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Operation Courageous Part of the Korean War
As a first step in the attempt to block and attack the North Korean I Corps, General Matthew Ridgway on March 21, 1951 ordered his own I Corps to move forward to line Cairo, which he extended southwestward across General Lincoln Milburn’s zone through Uijongbu (37°43′40″N 127°3′3″E / 37.72778°N 127.05083°E / 37.72778; 127.05083) to the vicinity of Haengju (37°37′49″N 126°46′11″E / 37.63028°N 126.76972°E / 37.63028; 126.76972 (Haengju)) on the Han River. At points generally along this line six to ten miles (10-16 km) to the north, Lincoln Milburn’s patrols had made some contact with the North Korean I Corps west of Uijongbu and the Chinese 26th Army to the east. Milburn was to occupy line Cairo on March 22, a day ahead of the airborne landing at Munsanni, and wait for Ridgway’s further order to continue north. Requiring Milburn to wait stemmed from Ridgway’s not yet having given the final green light to the airborne landing, Operation Tomahawk, as of March 21. Operation Tomahawk would take place only if Ridgway received assurances that weather conditions on March 23 would favor a parachute drop, and that ground troops could link up with the airborne force within twenty-four hours. If these assurances were forthcoming, the 187th Airborne Regimental Combat Team, with the 2d and 4th Ranger Companies attached, was to drop in the Munsan-ni area on the morning of March 23 and block Route 1. Milburn was to establish physical contact with and assume control of the airborne force once it was on the ground. At the same time, he was to open a general corps advance toward line Aspen, which traced the lower bank of the Imjin River west and north of Munsan-ni, then sloped eastward across the corps zone to cut Routes 33 and 3 eight miles (12 km) north of Uijongbu. Once on Aspen, Milburn was to expect Ridgway’s order to continue to line Benton, the final COURAGEOUS objective line, some ten miles (16 km) farther north. Reaching Benton would carry the I Corps virtually to the 38th
Date Location Result
March 23–28, 1951 Between Han River and Imjin River U.S. and South Korean victory
Belligerents United States South Korea People’s Republic of China Democratic People’s Republic of Korea
Commanders General Matthew Ridgway
Operation Courageous was a military operation performed by the United States Army during the Korean War designed to trap large numbers of Chinese and North Korean troops between the Han and Imjin Rivers north of Seoul, opposite the South Korean I Corps. The intent of Operation Courageous was for I Corps, which was composed of the U.S. 25th and 3rd Infantry Divisions and the Republic Of Korea (ROK) 1st Infantry Division, to advance quickly on the North Korean and Chinese troops and reach the Imjin River with all possible speed.
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parallel except in the west where the final line fell off to the southwest along the Imjin. Because the I Corps otherwise would have an open east flank when it moved to line Benton, Ridgway extended its line southeastward into the IX Corps zone, across the front of the 24th Division and about halfway across the front of the ROK 6th Division to a juncture with line Cairo. When Ridgway ordered the I Corps to Benton, General Hoge was to send his western forces to the line to protect the I Corps flank. Meanwhile, in concert with Milburn’s drive to lines Cairo and Aspen, General William M. Hoge was to complete the occupation of his sector of line Cairo. Elsewhere along the army front, the X Corps and the ROK III and I Corps remained under Ridgway’s order of March 18 to reconnoiter the area between the Hwach’on Reservoir and the east coast. As yet, neither General Edward Almond’s patrols nor those of the South Korean corps had moved that deeply into North Korean territory.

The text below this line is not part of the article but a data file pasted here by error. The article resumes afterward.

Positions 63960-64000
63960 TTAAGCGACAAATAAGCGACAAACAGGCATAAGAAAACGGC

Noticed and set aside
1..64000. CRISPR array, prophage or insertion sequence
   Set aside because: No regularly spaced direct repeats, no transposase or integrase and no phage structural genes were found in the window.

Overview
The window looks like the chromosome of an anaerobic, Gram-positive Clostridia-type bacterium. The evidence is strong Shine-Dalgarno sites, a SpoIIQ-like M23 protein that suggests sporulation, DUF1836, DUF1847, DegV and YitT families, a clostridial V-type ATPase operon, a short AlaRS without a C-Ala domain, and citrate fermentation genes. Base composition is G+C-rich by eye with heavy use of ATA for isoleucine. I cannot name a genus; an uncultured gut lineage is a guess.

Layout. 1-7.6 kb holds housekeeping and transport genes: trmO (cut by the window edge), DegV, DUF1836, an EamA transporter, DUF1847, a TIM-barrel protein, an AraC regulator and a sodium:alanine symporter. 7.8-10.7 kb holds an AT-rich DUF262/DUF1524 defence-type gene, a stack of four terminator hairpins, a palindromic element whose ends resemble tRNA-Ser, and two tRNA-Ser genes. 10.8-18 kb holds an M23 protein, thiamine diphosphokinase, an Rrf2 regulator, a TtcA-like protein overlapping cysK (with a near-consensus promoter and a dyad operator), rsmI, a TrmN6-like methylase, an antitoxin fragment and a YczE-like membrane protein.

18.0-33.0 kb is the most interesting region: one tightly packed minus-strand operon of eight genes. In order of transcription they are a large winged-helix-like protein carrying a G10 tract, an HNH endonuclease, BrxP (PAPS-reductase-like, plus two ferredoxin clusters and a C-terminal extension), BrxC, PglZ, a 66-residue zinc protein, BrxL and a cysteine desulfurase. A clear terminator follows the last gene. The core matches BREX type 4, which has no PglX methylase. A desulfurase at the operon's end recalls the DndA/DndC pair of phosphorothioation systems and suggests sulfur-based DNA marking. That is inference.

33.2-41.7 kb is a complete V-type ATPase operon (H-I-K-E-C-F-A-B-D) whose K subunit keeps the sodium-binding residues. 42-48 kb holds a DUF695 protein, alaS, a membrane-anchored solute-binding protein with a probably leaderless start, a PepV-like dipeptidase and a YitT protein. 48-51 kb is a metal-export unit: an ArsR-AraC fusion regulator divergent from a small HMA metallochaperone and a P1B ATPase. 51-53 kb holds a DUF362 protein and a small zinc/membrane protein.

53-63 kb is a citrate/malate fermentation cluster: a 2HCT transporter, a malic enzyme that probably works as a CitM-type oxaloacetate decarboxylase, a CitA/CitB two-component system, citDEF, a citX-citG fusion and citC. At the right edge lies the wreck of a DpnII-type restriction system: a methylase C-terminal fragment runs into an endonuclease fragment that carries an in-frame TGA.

and had troops on the phase line by noon. The 3d Division astride Route 3 in the center and the 25th Division on the right also met sporadic opposition but moved slowly and ended the day considerably short of the line. Meanwhile, General Milburn assembled an armored task force in Seoul for a drive up Route 1 to make the initial contact with the 187th Airborne Regimental Combat Team, if and after it dropped on Munsan-ni. Building the force around the 6th Medium Tank Battalion, which was borrowed from the 24th Division of the IX Corps, he added the 2d Battalion, 7th Infantry; all but one battery of the 58th Armored Field Artillery Battalion from the 3d Division; and from corps troops he supplied a battery of the 999th Armored Field Artillery Battalion and Company A, 14th Engineer Combat Battalion. He also included two bridgelaying Churchill tanks from the 29th British Brigade, which had recently been attached to the I Corps. Lt. Col. John S. Growdon, commander of the 6th Medium Tank Battalion, was to lead the task force. Ridgway made the final decision on the airborne operation late in the afternoon of March 22 during a conference at Eighth Army main headquarters in Taegu. General Partridge, the Fifth Air Force commander, assured him that the weather would be satisfactory on the next day; Col. Gilman C. Mudgett, the new Eighth Army G-3, predicted that contact with the airborne unit would be made within a day’s time, as Ridgway required, and also that the entire I Corps should be able to advance rapidly. Given these reports, Ridgway ordered the airborne landing to take place at 09:00 on the following day. On hearing the final word on the Munsanni drop, General Milburn directed Task Force Growdon to pass through the ROK 1st Division on line Cairo early on March 23 and proceed via Route 1 to reach the airborne troops, while his three divisions were to resume their advance with the objective of reaching line Aspen. The ROK 1st Division, which would be following Task Force Growdon, was to relieve the 187th Airborne Regimental Combat Team upon reaching Munsanni, and the airborne unit then was to prepare to move south and revert to Eighth United States Army reserve.